Secondly, God may not wish me to try to design tools for killing people, but that doesn't mean that my creativity is not a gift from Him. He does give us tools which we *may* choose to use in ways He doesn't approve of. We are free willed.

    So... Let's say that Havoc, being our token person likely to use magic, is at the scene of a car crash, and finds an injured person who is likely to die without medical help. Havoc desperately tries to somehow save this life, pouring his will into trying to heal the dying man.

    I'm not going to be convinced that Satan will be helping. It just doesn't make sense.

    So... either Havoc can do this through his own will, in which case, it's an exercise of free will, and one that looks moral to me, or it's God helping. Either way, it looks fine to me. ...Or it's Havoc's pantheon helping - in which case, many of our beliefs are just plain wrong. But I don't think that's the best explanation. :)
     
  20. TwinCrier

    TwinCrier Double Blessed and spreading the gospel

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    "The question, Gunny, was not whether WitchCraft would be acceptable, but whether Witchcraft or Witches were mentioned, specifically and by name, in the bible. They are not."

    Exodus 22:18
    Thou shalt not suffer a witch to live.

    Deuteronomy 18:10
    There shall not be found among you any one that maketh his son or his daughter to pass through the fire, or that useth divination, or an observer of times, or an enchanter, or a witch.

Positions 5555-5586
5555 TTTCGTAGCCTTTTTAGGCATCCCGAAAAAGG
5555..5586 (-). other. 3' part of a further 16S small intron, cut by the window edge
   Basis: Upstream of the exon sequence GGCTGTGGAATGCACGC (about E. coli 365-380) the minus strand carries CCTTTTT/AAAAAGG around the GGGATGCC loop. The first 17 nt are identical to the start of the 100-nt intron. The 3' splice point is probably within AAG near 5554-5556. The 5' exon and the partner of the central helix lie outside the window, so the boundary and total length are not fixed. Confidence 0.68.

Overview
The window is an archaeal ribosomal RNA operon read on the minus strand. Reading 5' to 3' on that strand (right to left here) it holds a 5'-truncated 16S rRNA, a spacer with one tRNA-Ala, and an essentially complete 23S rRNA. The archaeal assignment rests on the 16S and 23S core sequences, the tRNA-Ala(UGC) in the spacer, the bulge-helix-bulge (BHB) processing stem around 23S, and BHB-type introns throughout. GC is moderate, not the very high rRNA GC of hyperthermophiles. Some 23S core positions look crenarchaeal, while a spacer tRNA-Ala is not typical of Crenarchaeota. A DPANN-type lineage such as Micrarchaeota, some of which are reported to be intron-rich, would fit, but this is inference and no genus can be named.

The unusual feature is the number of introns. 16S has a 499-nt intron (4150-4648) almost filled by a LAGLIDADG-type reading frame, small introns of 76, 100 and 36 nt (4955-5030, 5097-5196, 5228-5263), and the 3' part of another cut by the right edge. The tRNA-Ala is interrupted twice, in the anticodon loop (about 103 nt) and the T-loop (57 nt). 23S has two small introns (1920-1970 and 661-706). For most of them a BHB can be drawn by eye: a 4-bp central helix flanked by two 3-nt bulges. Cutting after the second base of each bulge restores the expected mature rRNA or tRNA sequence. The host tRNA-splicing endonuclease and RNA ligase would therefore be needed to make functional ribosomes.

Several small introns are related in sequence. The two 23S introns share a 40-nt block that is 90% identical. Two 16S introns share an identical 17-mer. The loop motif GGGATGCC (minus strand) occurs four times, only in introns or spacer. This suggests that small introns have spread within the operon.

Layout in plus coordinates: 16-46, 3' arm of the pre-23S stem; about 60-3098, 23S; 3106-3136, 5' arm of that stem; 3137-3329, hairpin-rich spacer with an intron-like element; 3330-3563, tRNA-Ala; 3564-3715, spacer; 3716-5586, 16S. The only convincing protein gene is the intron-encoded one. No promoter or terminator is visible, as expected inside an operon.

1 Samuel 15:23
    For rebellion is as the sin of witchcraft, and stubbornness is as iniquity and idolatry. Because thou hast rejected the word of the LORD, he hath also rejected thee from being king.

    2 Kings 9:22
    And it came to pass, when Joram saw Jehu, that he said, Is it peace, Jehu? And he answered, What peace, so long as the whoredoms of thy mother Jezebel and her witchcrafts are so many?

    2 Chronicles 33:6
    And he caused his children to pass through the fire in the valley of the son of Hinnom: also he observed times, and used enchantments, and used witchcraft, and dealt with a familiar spirit, and with wizards: he wrought much evil in the sight of the LORD, to provoke him to anger.

    Micah 5:12
    And I will cut off witchcrafts out of thine hand; and thou shalt have no more soothsayers:

    Nahum 3:4
    Because of the multitude of the whoredoms of the wellfavoured harlot, the mistress of witchcrafts, that selleth nations through her whoredoms, and families through her witchcrafts.

    Acts 8:9
    But there was a certain man, called Simon, which beforetime in the same city used sorcery, and bewitched the people of Samaria, giving out that himself was some great one:

    Acts 8:11
    And to him they had regard, because that of long time he had bewitched them with sorceries.

    Galatians 5:20
    Idolatry, witchcraft, hatred, variance, emulations, wrath, strife, seditions, heresies,